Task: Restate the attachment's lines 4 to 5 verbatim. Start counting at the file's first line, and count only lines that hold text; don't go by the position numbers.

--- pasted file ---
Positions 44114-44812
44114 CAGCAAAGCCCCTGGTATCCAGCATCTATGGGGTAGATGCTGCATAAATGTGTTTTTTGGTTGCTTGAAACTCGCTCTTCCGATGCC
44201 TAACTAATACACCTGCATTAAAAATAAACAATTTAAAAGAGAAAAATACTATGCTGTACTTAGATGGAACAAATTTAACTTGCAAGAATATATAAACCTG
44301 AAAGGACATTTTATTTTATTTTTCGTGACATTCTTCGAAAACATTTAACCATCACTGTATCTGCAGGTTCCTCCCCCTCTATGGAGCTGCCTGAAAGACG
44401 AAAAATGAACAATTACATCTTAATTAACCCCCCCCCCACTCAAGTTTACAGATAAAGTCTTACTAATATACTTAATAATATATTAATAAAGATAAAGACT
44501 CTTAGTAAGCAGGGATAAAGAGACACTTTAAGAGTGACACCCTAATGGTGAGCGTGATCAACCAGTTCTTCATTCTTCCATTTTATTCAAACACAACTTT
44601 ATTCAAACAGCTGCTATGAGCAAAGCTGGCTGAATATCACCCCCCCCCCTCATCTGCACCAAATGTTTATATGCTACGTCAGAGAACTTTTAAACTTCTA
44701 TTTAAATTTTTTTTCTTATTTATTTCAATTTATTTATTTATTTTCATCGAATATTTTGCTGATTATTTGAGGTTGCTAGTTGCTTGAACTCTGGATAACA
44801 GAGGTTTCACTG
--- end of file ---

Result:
44301 AAAGGACATTTTATTTTATTTTTCGTGACATTCTTCGAAAACATTTAACCATCACTGTATCTGCAGGTTCCTCCCCCTCTATGGAGCTGCCTGAAAGACG
44401 AAAAATGAACAATTACATCTTAATTAACCCCCCCCCCACTCAAGTTTACAGATAAAGTCTTACTAATATACTTAATAATATATTAATAAAGATAAAGACT